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British retailers saw their sales flat-line in August as shoppers cut back on non-essentials and some households stockpiled food ahead of Brexit, surveys showed on Tuesday.

Annual total sales growth fell to zero from the weakest July rise on record of 0.3%, the British Retail Consortium, which groups major high-street chains and supermarkets, said.

That pushed down the average pace of sales growth over the past 12 months to 0.4%, the weakest since the BRC began its data collection in 1995.

“Greater economic and political uncertainty has driven down consumer demand,” BRC Chief Executive Helen Dickinson said. “While the summer weather gave a small boost to food sales, this was cancelled out by a drop in non-food sales.”

Britain’s consumers have propped up Britain’s economy since the 2016 Brexit referendum, helping to offset cuts to investment spending by companies. But economists say recent signs of a weakening in spending by households raise the risk of a recession as the country prepares to leave the European Union.

Prime Minister Boris Johnson says he will take Britain out of the EU on Oct. 31 without a transition deal to smooth the economic shock, unless Brussels makes concessions which it has so far ruled out.

The BRC showed that in like-for-like terms, which strips out changes in retail space, sales were down 0.5% compared with August 2018, their fifth fall in the first eight months of 2019.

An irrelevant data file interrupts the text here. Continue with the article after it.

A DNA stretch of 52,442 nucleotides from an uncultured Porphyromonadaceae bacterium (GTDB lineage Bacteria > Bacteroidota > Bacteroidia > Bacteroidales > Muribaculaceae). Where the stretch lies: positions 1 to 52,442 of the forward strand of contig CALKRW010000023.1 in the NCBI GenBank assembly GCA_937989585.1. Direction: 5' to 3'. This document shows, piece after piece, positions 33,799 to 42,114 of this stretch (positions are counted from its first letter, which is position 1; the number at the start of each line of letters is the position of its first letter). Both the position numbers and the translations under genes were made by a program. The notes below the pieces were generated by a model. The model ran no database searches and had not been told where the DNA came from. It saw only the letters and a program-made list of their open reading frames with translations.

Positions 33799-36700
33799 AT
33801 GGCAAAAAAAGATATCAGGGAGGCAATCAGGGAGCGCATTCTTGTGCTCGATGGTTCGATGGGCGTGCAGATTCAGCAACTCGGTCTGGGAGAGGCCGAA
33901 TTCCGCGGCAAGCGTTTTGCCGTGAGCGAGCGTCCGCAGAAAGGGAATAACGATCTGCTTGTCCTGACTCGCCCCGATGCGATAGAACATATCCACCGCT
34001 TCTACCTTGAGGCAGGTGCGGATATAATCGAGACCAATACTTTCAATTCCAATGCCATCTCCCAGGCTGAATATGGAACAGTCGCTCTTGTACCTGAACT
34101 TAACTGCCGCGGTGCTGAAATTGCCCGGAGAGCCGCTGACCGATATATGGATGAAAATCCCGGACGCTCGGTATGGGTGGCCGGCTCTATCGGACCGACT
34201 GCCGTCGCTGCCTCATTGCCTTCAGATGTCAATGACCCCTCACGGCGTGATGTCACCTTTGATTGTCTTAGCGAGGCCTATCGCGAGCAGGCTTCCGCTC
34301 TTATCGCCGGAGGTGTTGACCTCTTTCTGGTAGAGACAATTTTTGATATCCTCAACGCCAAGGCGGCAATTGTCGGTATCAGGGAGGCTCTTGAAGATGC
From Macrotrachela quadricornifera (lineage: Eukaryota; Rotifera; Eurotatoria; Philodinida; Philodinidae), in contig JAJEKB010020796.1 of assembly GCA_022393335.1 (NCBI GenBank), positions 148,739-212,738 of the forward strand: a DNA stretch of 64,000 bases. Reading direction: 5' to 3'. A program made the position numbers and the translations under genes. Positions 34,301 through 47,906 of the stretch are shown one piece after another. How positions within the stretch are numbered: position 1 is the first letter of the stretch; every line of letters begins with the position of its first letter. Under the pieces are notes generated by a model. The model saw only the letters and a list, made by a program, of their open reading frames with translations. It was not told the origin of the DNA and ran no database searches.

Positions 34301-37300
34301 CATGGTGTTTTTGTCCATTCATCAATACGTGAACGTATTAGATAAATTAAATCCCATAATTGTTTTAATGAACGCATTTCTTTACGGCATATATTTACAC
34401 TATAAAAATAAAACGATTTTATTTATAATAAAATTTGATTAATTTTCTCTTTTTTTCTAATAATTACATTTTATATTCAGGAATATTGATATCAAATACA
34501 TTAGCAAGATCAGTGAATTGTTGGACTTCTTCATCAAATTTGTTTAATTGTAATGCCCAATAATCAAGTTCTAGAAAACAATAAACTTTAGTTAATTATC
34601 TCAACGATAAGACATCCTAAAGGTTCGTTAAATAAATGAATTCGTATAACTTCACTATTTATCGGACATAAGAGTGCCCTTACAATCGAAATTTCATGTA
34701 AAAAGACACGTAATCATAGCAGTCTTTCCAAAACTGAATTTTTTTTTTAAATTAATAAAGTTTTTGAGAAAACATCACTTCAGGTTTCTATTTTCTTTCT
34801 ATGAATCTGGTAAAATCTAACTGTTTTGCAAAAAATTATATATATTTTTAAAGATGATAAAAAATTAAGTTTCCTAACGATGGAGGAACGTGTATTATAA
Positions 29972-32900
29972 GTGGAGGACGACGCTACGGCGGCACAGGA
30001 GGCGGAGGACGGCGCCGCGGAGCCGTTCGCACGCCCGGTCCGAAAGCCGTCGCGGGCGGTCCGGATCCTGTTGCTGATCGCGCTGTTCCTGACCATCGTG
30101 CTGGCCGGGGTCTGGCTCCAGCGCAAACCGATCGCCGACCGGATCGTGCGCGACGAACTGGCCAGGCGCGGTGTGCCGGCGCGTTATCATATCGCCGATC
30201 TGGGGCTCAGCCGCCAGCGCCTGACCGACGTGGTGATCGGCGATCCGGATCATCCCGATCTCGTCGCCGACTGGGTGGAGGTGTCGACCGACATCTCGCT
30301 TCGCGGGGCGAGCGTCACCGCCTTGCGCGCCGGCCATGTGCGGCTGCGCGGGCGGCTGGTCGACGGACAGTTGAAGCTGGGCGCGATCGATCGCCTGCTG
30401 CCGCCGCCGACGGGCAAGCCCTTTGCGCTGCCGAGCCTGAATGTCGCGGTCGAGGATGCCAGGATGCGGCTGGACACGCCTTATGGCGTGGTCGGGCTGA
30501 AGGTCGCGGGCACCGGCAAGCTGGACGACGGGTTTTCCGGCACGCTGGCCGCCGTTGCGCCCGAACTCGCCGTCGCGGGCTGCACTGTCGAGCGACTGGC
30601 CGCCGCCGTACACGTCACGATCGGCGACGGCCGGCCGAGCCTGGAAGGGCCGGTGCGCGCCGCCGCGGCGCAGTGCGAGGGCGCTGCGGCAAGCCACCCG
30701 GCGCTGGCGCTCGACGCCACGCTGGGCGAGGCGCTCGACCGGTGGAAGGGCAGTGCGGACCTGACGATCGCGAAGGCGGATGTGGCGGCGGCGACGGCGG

Barclaycard also said it saw signs of concern about Brexit among consumers.

The payments card firm reported monthly consumer spending growth of 1.3% – sharply slower than growth of 4.5% in August last year.

Spending at discount stores bucked the trend and rose by 8.0%, a sign of the cautious mood of many consumers.

A survey commissioned by Barclaycard showed almost one in five respondents was stockpiling everyday items in case of shortages in the future. Tinned foods, household supplies and dried goods topped the list of stockpiled products, it said.

However, a senior executive of a major British supermarket group, who asked not to be identified, told Reuters its most recent sales data had not shown any evidence of any consumer stockpiling.

“A weak pound and worries about rising prices are causing concern for many, with Brits looking to better balance their household budgets,” Esme Harwood, a Barclaycard director, said.

“That said, spending at pubs and restaurants remains robust, suggesting Brits have been making the most of the longer days by relaxing and dining out.”

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